Akero Metabolic Disorders Biotech Wins Key Clinical Trial in NASH Liver Disease

The history of drug research in nonalcoholic steatohepatitis (NASH), a liver disease, is littered with clinical trial failures, but Akero Therapeutics is now announcing a Phase 2 Victory. Basically, the success of the clinical trial was determined using a new methodology that the FDA requires NASH drug developers to meet before seeking drug approval.

According to preliminary results released Tuesday, the Akero drug efruxifermin led to at least one step improvement in a measure of fibrosis, or liver scarring, that develops from fatty liver disease. This result, as well as no worsening of the disease at week 24 of the study, was achieved by 41% of people in the high dose group and 39% of those who received the low dose. By comparison, 20% of people in the placebo group achieved the study endpoint.

South San Francisco-based Akero also reported success against a secondary goal of resolving NASH without worsening fibrosis. At the high dose, 76% of patients achieved this score; 47% of those who received the low dose achieved this goal. Only 5% of people in the placebo group met this secondary endpoint. Shares of Akero opened Tuesday at $28.04 apiece, up more than 128% from Monday’s closing price.

NASH is an advanced form of liver disease characterized by an accumulation of fat in the organ which leads to inflammation and fibrosis. Risk factors associated with the development of NASH include obesity and high cholesterol. There are no FDA-approved medications for NASH, which is primarily treated through dietary adjustments and other lifestyle changes. At the most advanced stage of the disease, the only treatment is a liver transplant.

Efruxifermin is a fusion protein designed to act as an analogue of fibroblast growth factor 21 (FGF21), a hormone that protects against cellular stress and regulates the metabolism of fats, carbohydrates and proteins. Akero licensed the drug from Amgen in 2018. Preliminary data released on Tuesday comes from a phase 2b trial involving 128 adults whose biopsy-confirmed NASH reached fibrosis stage 2 or 3 (there are four stages , stage 4 – cirrhosis – being the most severe). These participants were randomly assigned to receive either a high or low dose of the injectable drug Akero once a week, or a placebo, for 24 weeks.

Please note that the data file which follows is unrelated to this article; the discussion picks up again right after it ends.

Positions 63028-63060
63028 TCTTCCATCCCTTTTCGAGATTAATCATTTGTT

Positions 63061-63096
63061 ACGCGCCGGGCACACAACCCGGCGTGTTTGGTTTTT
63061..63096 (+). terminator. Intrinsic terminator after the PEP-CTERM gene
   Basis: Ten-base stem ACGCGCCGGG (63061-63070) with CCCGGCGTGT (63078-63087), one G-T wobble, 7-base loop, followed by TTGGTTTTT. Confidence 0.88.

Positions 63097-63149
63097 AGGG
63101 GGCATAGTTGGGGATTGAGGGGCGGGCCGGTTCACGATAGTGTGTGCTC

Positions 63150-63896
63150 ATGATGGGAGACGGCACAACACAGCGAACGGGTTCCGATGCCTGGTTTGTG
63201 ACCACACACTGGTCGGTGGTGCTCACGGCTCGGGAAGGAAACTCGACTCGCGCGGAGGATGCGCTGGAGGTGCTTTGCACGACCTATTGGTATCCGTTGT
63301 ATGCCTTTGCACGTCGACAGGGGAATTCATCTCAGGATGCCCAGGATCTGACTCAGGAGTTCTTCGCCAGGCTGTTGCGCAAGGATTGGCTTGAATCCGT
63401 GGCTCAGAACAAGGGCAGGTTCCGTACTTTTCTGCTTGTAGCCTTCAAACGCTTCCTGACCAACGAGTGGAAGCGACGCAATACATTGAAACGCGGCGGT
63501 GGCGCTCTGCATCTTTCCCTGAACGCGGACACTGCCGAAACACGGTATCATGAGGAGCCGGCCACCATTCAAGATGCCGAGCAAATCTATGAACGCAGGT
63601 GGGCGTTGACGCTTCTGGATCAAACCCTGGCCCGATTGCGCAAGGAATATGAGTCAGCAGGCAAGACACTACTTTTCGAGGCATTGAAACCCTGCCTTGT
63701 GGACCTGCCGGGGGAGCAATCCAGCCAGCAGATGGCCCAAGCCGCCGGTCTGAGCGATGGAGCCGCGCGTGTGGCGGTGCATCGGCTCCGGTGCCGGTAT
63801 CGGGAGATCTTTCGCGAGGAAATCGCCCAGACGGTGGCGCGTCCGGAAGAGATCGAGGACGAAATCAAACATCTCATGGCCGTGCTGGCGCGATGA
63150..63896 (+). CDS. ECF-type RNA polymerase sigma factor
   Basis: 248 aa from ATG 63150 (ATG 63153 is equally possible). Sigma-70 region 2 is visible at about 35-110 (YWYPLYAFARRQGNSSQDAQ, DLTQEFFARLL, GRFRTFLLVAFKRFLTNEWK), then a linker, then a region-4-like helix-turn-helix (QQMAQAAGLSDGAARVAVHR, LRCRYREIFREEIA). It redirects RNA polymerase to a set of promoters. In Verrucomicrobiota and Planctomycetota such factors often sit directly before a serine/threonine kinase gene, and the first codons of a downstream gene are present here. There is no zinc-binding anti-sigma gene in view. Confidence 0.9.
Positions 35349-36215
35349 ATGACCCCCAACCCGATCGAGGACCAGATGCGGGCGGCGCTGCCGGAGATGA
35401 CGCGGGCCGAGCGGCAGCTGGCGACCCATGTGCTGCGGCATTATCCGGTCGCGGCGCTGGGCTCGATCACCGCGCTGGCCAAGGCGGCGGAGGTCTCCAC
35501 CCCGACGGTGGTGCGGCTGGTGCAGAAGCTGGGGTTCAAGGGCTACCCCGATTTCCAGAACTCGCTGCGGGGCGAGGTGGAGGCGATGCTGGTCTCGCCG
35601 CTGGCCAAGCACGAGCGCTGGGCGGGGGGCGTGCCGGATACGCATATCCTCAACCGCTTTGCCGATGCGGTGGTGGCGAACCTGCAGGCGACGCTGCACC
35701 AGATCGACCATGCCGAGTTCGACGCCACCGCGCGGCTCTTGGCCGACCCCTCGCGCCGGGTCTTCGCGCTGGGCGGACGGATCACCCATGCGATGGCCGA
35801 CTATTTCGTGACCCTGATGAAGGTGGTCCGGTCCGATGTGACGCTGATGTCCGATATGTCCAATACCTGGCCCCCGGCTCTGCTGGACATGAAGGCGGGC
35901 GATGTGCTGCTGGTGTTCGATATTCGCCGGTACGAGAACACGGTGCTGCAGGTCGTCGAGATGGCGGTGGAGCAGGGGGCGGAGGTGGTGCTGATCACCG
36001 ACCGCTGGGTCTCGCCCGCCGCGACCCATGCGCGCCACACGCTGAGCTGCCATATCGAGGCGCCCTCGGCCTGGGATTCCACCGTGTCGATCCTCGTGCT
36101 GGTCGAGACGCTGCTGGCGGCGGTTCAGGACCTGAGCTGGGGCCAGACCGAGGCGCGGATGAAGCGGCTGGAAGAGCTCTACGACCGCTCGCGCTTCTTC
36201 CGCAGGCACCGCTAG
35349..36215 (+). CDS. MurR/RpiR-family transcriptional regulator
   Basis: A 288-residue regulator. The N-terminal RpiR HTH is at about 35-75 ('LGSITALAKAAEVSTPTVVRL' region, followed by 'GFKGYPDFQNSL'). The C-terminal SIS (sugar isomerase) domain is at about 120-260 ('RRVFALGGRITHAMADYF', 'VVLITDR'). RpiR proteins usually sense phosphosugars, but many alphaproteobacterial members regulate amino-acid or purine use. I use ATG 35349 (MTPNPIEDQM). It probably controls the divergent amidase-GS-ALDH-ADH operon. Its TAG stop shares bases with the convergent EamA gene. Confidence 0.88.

The effectiveness of Akero’s drug was assessed by liver biopsies that were scored independently by two pathologists, with a third pathologist available to step in if the first two failed to reach consensus. The FDA now requires this consensus liver biopsy analysis for NASH drugs. When the FDA rejected Intercept Pharmaceuticals’ NASH competitor, obeticholic acid, in 2020, the agency requested a data analysis performed under this “consensus reading methodology.” Intercept reported the results of such an analysis in July, which the company says should support the resubmission of its new drug application. The Phase 3 failure of Genfit’s NASH drug led the Paris-based company to abandon the search for a treatment for this disease in favor of a rarer liver disorder. Last year, Genfit sold the rights to this drug, elafibranor, to Ipsen.

To pass Phase 3, the FDA requires that a NASH drug achieve one of two goals: improvement of fibrosis by one or more stages without worsening of disease symptoms, or resolution of NASH without worsening of fibrosis. The European Medicines Agency requires both of these objectives to be met to support the marketing authorization of a NASH drug.

While preliminary results for Akero’s NASH drug show better results for the high dose compared to the low dose, this benefit does not hold when measuring improvement in fibrosis by two or more stages. Biotechnology reports in a investor presentation that 16% of patients given the low dose showed such improvement, a benchmark achieved by 15% of patients in the high dose group. In comparison, 5% of patients in the placebo group showed an improvement in fibrosis of two or more stages.

The drug Akero was well tolerated by patients. The most commonly reported adverse events in the study included diarrhea, nausea, increased appetite, and frequent bowel movements. One serious drug-related adverse event, inflammation of the esophagus, was reported in one patient in the high dose group. Akero said this patient had a history of gastroesophageal reflux disease.

“We think the data is very compelling and shows [efruxifermin’s] potential to address the critical, global unmet need of patients by intervening at all stages of disease progression, potentially addressing both early-stage metabolic drivers and inflammation and fibrosis at a later stage,” Andrew Cheng, Chairman and CEO of Akero, said in a prepared statement. .

A separate Phase 2b trial of the drug Akero is underway in NASH patients who have achieved compensated cirrhosis, Child-Pugh Class A, which is the least severe classification of the most advanced stage of NASH. Akero said it expects to report the results of this mid-term study in the second half of next year. This study also expanded to include treating patients on the drug Akero with a type of diabetes medicine called a GLP-1 agonist. Results for this group are expected in the first half of 2023.

Public domain image by Flickr user NIH Image Gallery

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